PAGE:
*** UPDATE – JULY 2010: English PEN is delighted at the news that six Cuban independent journalists imprisoned since March 2003 have finally been released. Julio César Gálvez Rodríguez, José Luis García Paneque, Léster Luis González Pentón, Ricardo Severino González Alfonso, Pablo Pacheco Ávila and Omar Moisés Ruíz Hernández were freed late on 12 July 2010 and arrived in Madrid, Spain, with their families on the afternoon of 13 July. Their release follows talks between the Cuban government, the Catholic Church and the Spanish foreign minister, during which Cuba reportedly pledged to release 52 dissidents jailed in 2003 over the coming months. English PEN applauds this long-awaited development, but is concerned that the prisoners are apparently obliged to leave Cuba as a precondition of their release. It continues to call for the immediate and unconditional release of the 19 other writers, journalists and librarians still in prison for their writings. For more information, please click here. ***
2009 is a momentous year for Cuba, as it marks the fiftieth anniversary of Fidel Castro’s Revolutionary Government.
There is good cause for celebration: Cuba has developed a localised care system that has increased life-expectancy and become the envy of richer nations. In the field of education, illiteracy has been almost eradicated. According to UNESCO, Cuba is now the most literate nation in Latin America and the Caribbean, boasting an impressive 99.8% literacy. As a writers association, English PEN are particularly pleased to highlight and applaud this achievement.
Nevertheless, we remain deeply concerned about the state of free expression on the island; Cuba ranks 169 out of 173 in the Annual Worldwide Press Freedom Index, compiled by Reporters Without Borders. Following recent changes in power, both in Cuba and the United States, it is widely felt that now is a good time to push for greater freedom of expression on the island.
As such, on 16 February 2009, fifty years after Fidel Castro took power, English PEN launched our 2009 Cuba Campaign. The overall aim of our campaign is to bring greater freedom of expression to Cuban citizens in general, but most specifically to our fellow writers, journalists, novelists, poets and dramatists. The areas on which we will be focusing include the following:
Release of prisoners: We will campaign extensively for the early release of the 22 imprisoned writers, journalists and librarians arrested during the ‘Black Spring’ Crackdown in March 2003. We will also campaign on behalf of the three other Cuban PEN cases imprisoned in violation of their right to free expression. For more information on these cases, please click here.
Improvement of prison conditions: Cuba is renowned both for the ill-treatment of prisoners and for poor prison conditions. Such treatment has contributed to the rapid decline in health of English PEN’s Honorary Members and other cases of concern to PEN. As such, we will be campaigning for immediate improvements in prison conditions, including access to visitors, medical treatment, and removal from hard labour.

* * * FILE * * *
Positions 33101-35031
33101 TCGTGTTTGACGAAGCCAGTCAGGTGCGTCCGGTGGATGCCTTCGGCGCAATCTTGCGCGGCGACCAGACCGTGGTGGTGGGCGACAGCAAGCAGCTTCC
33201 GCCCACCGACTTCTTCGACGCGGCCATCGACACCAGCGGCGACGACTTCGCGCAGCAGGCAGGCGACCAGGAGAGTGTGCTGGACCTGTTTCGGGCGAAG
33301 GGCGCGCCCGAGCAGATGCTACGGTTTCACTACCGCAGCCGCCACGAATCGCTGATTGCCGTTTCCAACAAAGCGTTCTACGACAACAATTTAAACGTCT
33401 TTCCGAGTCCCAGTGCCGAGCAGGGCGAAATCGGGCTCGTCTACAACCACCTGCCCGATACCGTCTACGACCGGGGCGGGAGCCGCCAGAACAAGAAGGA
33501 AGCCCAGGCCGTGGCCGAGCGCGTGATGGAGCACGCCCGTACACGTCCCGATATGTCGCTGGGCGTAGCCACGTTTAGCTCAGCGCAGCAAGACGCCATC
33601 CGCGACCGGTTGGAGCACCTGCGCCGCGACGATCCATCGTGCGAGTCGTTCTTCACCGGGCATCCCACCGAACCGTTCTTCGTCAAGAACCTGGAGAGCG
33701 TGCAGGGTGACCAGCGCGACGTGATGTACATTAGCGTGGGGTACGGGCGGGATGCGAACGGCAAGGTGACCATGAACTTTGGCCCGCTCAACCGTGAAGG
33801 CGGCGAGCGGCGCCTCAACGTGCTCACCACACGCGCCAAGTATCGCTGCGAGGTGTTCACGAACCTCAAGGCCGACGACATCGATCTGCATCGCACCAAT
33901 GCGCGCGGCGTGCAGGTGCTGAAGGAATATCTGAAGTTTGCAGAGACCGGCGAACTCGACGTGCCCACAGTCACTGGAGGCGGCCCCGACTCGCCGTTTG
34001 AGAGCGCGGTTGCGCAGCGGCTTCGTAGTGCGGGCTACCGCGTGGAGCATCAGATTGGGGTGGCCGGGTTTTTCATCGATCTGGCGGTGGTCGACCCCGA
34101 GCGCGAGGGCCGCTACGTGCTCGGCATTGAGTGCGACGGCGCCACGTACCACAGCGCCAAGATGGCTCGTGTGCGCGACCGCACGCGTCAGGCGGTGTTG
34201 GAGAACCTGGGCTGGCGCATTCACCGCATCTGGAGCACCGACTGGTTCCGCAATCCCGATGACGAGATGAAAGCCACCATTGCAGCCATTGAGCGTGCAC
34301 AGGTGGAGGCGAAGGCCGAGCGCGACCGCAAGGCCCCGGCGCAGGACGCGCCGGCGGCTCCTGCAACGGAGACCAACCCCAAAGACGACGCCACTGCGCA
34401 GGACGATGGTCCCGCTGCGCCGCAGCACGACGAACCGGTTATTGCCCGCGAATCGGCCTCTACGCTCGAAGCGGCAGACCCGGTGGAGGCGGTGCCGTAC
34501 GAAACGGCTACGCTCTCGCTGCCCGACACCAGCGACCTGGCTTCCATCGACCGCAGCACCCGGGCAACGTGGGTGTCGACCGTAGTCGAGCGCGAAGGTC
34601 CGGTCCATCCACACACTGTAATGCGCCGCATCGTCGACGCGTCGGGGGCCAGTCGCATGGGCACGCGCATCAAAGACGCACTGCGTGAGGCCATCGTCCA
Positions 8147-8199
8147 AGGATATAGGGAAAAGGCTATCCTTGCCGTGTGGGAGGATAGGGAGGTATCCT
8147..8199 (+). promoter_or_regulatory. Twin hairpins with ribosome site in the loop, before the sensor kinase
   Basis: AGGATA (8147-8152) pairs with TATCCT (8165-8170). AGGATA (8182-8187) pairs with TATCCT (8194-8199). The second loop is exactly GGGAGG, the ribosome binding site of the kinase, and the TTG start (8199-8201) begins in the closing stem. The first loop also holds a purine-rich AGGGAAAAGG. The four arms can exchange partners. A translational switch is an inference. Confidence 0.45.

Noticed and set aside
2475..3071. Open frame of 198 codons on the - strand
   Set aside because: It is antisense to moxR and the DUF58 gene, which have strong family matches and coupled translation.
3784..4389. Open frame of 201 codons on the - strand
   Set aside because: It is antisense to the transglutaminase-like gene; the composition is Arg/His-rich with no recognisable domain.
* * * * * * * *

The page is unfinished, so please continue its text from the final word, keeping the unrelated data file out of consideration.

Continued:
Other abuses: We aim to raise awareness of trends of repression and censorship threatening writers’ rights in Cuba. We will also campaign for an end to other abuses against Cuban writers and obstacles hampering the freedom to write in Cuba.
Fair trials and access to lawyers: In the case of those imprisoned during the Black Spring Crackdown, the one-day court hearings were held behind closed doors. Furthermore, it was reported that there was insufficient time for the accused to put together a cogent defence. We will therefore be lobbying the Cuban authorities to ensure that writers are given access to fair trials and have sufficient time to prepare. We will also urge the British Embassy in Cuba to attend the trials of dissident writers whenever possible.
Law reform: All those detained during the Black Spring Crackdown were tried under Article 91 of the Penal Code and Law 88. Article 91 deals with charges of acting against “the independence of the territorial integrity of the state”, the maximum penalty for which is death. Law 88 is a catch-all piece of legislation that has been use in the past as a means for sending writers and journalists to prison. It allows for prison sentences of up to 20 years for those found guilty of committing “acts that, in line with imperialist interests, are aimed at subverting the internal order of the Nation and destroying its political, economic, and social system.” In the longer term, we will therefore be aiming for the revision of key laws and unfair judicial processes under which writers are convicted and imprisoned.
Ratification of the International Covenant on Civil and Political Rights (ICCPR) and the International Covenant on Economic, Social and Political Rights (ICESPR): On 5th September 2008, Cuba signed the ICCPR and ICESPR. We must, therefore, be pushing not only for the ratification but also the implementation of the articles therein.
NB. English PEN’s Cuba Campaign 2009 has been launched in conjunction with International PEN’s Freedom to Write in the Americas Campaign, which aims to highlight the persecution of writers and journalists and the issue of impunity in the region, provide direct support to colleagues in trouble and raise awareness of trends of repression and censorship threatening writers’ rights.
The primary focus countries of the campaign will be Mexico, Cuba and Venezuela, while developments in Peru, Colombia and Nicaragua will also be closely monitored. For more information, visit the Freedom to Write in the Americas Campaign pages at http://www.internationalpen.org.uk/go/freedom-of-expression/campaigns.
To get involved with English PEN’s Cuba Campaign, please click here.
Read about our Honorary Members in Cuba:
Originally posted with the url: www.englishpen.org/writersinprison/campaigns/cubacampaign/